comments 11.08.2011 Paul Shuteyev @ Email Marketing, Email Newsletters, Internet Marketing Strategies, Marketing

Avoiding SPAM-filters – TOP 4 Ways to reduce the SPAM-tagging of your mailings

spam_stop_spamAs we all know, not each SPAM-tagged email is spam, as the users usually mark most of the unwanted emails as Spam, even if they susbscribed to some service or newsletter before. So such SPAM-tagging may really harm your email marketing campaigns – email service providers use filters, that block often spam-tagged emails, and this means that your subscribers will not receive your newsletters and other mailings, even if they really want to and are waiting for them.

I would like to provide you with a  TOP 5 Ways to reduce the SPAM-tagging of your mailings:

Make it easy to unsubscribe. You should always place an unsubscribe URL in the footer of your email newsletter, or even have a special button for this, because it’s way more better to have -1 subscriber on your email list, than +1 spam-tagging or even a spam-complaint to an email service provider or ISP.

Avoid generic “from” addresses. Use “good-looking” FROM-addresses, as the messages from DoNotReply@ or info@ – looks like spam, even when it’s good corporate mailing or a really useful offer.

Ask your subscribers about the content and the frequency of your mailings. All you need to do is ask and your subscribers will happily provide you with the information on what’s interesting to them and how often they are ready to receive your newsletters.

Write subject lines that describe a content. Use subject line that describes a content, and NEVER advertise in you subject lines – recipients analyze emails by the subject lines, and as we all “hate” ads – we do not want to open an email that contains an ad.

Avoiding SPAM-filters – TOP 4 Ways to reduce the SPAM-tagging of your mailings
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Written by: Paul Shuteyev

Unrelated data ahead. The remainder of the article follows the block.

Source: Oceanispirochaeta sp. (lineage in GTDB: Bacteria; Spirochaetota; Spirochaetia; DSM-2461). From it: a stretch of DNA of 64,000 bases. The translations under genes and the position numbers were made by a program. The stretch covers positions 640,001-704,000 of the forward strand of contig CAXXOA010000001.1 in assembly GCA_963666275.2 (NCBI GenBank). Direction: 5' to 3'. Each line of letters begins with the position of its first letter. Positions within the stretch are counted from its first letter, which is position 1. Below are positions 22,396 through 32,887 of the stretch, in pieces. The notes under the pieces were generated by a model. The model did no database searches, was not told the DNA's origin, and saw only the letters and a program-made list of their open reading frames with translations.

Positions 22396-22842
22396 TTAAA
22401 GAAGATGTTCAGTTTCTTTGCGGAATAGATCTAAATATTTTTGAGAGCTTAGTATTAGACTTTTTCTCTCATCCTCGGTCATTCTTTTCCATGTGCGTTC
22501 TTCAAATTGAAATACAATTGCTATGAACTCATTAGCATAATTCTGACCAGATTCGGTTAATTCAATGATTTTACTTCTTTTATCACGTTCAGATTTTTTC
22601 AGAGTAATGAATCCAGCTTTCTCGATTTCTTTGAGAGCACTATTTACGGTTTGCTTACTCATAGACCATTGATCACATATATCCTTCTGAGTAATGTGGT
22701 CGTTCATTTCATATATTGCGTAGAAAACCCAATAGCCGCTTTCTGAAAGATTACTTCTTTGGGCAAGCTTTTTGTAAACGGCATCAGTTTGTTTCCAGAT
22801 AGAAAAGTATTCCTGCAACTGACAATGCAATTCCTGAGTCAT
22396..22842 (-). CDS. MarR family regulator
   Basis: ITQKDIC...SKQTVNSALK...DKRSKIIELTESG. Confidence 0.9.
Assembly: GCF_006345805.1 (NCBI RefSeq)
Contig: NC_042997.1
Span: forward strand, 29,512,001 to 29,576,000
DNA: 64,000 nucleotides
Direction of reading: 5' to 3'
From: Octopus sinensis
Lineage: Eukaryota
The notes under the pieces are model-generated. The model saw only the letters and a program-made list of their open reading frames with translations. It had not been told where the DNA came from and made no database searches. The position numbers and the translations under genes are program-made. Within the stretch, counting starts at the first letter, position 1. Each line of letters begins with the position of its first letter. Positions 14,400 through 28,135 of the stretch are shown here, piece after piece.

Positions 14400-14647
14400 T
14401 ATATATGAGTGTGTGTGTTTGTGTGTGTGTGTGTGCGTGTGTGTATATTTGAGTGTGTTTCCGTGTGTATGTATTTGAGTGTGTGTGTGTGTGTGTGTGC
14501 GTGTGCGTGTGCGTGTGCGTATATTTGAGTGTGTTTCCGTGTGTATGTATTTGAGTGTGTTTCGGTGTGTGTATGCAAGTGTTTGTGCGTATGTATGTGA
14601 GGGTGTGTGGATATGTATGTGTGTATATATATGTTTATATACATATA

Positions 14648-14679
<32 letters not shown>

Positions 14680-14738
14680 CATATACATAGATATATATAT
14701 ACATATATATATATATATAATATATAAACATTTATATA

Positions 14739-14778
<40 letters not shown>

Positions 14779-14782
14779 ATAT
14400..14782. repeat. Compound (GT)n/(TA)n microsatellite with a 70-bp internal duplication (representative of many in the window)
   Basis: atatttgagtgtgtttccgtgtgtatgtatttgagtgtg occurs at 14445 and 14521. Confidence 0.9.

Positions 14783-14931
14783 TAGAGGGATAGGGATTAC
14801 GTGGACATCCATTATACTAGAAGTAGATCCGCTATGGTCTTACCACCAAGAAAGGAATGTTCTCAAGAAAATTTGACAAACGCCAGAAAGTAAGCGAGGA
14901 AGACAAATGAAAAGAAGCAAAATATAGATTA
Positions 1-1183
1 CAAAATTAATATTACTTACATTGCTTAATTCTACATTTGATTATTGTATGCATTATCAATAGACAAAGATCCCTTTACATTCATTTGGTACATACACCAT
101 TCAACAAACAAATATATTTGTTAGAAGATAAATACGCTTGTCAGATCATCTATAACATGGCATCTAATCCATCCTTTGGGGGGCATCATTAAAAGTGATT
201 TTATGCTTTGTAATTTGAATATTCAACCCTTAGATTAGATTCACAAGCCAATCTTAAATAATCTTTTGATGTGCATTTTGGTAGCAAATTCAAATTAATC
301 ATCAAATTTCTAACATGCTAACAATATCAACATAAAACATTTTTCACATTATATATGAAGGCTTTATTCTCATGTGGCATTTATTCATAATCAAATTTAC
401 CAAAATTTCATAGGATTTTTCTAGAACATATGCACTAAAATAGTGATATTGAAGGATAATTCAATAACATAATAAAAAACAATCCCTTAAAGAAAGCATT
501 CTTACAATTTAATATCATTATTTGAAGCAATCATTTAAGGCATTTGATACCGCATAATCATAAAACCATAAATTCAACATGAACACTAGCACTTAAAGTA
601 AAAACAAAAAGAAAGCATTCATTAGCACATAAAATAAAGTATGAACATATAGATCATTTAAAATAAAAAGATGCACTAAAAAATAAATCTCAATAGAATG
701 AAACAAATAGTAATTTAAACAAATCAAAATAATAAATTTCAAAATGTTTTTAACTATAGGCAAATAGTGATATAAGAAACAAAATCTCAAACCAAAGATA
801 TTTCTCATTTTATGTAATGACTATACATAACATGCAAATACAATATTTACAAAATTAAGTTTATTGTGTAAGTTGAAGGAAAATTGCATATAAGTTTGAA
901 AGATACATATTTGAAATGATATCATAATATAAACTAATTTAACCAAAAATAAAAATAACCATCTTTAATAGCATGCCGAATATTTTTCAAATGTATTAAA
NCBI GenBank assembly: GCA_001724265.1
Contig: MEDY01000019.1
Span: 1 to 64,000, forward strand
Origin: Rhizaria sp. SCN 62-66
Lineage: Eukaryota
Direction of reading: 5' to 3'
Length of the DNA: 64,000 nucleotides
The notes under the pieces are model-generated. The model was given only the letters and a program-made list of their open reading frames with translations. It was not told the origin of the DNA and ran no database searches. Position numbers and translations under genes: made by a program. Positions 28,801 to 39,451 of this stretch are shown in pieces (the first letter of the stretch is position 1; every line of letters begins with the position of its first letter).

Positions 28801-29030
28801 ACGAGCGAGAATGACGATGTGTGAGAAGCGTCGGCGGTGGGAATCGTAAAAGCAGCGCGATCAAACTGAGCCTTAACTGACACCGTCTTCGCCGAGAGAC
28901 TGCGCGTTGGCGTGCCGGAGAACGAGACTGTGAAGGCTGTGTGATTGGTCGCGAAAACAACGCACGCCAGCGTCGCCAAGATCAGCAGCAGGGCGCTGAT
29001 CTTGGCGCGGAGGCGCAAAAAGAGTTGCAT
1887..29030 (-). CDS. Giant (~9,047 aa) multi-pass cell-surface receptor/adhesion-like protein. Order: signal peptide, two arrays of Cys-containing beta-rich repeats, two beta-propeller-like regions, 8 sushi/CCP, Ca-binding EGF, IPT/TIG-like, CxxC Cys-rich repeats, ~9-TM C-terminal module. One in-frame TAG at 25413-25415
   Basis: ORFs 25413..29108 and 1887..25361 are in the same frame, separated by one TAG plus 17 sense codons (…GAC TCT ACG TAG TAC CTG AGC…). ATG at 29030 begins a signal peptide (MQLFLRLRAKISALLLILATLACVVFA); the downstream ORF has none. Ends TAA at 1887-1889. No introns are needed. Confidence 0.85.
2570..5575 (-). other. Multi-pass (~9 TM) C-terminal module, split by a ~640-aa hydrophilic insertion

I am an internet-marketing specialist.


Responses (2) on "Avoiding SPAM-filters – TOP 4 Ways to reduce the SPAM-tagging of your mailings"

  1. Hello Paul,

    While I agree with your first three points, I am not sure what you mean exactly by the fourth. Your subject line should ALWAYS advertise — that’s mostly the point of emailing your subscribers. What I mean by that is, of course you should be providing valuable content for your subscribers, but email marketing is a selling tool. Think about why people sign up for email newsletters or the like. More times that not it’s to get discounts and deals.

    If that is the case, you should promote what is most interesting to your subscribers first in the subject line (following the WIIFM principle), which means advertising your discounts and deals. Layering on great content, like REI does, is a great idea, but I have found in 9 cases out of 10 (the one exception being educational newsletters for certain industries) that the advertising works. Even for B2B. That means pushing things like your webinar, your free month of service, etc.

    I wouldn’t necessarily be opposed to opening something that said “5 ways to groom your dog”, but I would more likely open if it said “5 ways to groom your dog + 15% off rec’d tools!”

    -Kelly Lorenz

    • Hi Kelly,

      Thanks for your opinion, you are right about that tip #4 – I was thinking about it like you should never act as an aggressive marketer and include words Buy, Buy now, and similar ones into your subject line. Content is the cornerstone of the marketing, and especially email marketing, and sure email marketing is a selling tool, but subject line is more like a describing feature, not the field for direct ad consisting of 100 symbols.

      Hope you understand. But you’re right :)